|Published: Wednesday November 19th 2003 (9 years ago)|
Updated: Monday November 24th 2003, 8:15AM
by Martin Joergensen
In spite of what most people think, breathable waders are well suited for winter fishing
I bought my first breathable waders - a pair of Vision Extremes - some years ago and haven't used anything else since.
Back when I bought them they were commonly known as lightweight summer waders meant for hot weather. The breathable mebrane helps perspiration evaporate and keeps you dry - or almost so - even on a hot summer day.
I immediately fell in love them and preferred them over my neoprenes from Bare. The Bare neoprenes are very comfortable made from some very soft neoprene material and have a very good fit.
But even so the Visions are much more comfortable, fitting loosely like a pair of trousers and with lots of freedom to move, kneel and climb around.
And they are of course breathable, meaning that the feeling (and smell) of warm, moist waders when I take them off after a long day's fishing has gone. Staying dry (from the inside and outside) is really the essence of being comfortable in your waders.
Staying dry has one other implication: warmth. Moisture leads the cold from the water in towards your body - or rather the warmth from your body out into the ever so cold water.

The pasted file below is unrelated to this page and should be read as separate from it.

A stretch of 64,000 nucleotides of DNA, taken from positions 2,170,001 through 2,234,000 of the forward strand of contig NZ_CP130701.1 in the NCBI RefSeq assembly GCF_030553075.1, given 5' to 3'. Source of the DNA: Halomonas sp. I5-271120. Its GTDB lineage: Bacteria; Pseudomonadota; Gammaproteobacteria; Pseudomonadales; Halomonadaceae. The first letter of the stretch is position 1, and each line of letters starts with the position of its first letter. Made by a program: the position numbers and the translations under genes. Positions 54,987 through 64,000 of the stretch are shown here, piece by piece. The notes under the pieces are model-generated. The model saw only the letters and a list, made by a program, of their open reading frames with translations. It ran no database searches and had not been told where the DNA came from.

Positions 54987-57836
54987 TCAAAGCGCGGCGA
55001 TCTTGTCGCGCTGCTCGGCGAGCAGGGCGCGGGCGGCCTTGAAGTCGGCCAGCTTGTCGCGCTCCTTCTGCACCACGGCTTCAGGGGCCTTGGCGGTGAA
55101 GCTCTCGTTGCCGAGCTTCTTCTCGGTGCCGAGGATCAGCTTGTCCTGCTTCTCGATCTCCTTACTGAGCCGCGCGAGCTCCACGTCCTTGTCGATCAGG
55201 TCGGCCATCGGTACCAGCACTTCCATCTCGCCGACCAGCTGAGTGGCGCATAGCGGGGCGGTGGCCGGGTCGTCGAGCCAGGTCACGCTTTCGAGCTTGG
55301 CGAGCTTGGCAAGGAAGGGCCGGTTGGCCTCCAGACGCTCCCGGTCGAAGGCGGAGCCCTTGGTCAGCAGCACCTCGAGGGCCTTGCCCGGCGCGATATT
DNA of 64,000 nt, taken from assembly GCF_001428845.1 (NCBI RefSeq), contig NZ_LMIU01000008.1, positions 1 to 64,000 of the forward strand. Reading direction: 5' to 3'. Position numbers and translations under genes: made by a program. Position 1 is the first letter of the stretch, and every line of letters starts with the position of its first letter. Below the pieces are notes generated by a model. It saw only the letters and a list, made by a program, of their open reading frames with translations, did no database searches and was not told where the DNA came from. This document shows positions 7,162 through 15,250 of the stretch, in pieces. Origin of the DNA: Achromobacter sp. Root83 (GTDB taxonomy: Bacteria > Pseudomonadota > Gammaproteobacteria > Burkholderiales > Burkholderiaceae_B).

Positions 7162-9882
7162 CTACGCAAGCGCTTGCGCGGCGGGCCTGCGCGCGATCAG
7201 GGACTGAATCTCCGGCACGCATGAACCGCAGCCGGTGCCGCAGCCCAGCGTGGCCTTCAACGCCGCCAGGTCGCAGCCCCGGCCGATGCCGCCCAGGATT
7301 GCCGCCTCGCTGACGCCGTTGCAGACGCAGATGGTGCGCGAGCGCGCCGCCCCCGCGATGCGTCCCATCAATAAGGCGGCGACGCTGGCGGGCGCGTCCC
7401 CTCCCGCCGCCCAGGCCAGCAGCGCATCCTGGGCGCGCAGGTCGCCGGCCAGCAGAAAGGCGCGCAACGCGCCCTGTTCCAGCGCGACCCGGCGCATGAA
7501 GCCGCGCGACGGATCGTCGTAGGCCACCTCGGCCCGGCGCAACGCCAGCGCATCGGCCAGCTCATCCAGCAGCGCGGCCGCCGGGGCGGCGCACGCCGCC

Tight neoprene and moist pants and underwear is the sure way to cold feet.
Loose breathables and dry underwear and fleece trousers is the sure way to warmth and comfort - even in freezing water.
And don't let enybody tell you the opposite!
I haven't worn my neoprenes since I bought my Visions, and I fish all year round. I have fished in water where I had to break the shoreline ice before I got out to the open water. And I didn't freeze!
I adjust the insulation by adding and removing layers beneath the waders. I have two layers that I use and combine: medium thick, modern high tech, sweat transporting underpants and thick fleece pants. I wear either or both depending on the water temperature. For socks I use Simms' excellent wading socks or thinner sweat transporting socks.
I don't use wool and never, ever cotton! The first is a bit scratchy for my taste the latter will suck moisture like paper tissue - even in breathable waders.
I wore down a pair of Visions within a couple years because of some poor wading boots that cut holes in the heels of the neoprene feet. The rest is still OK. I bought a new similar, but slightly improved pair, and I will probably buy the same type again in some years when the current pair falls apart.
|Part of the blog chain "Winter waders"|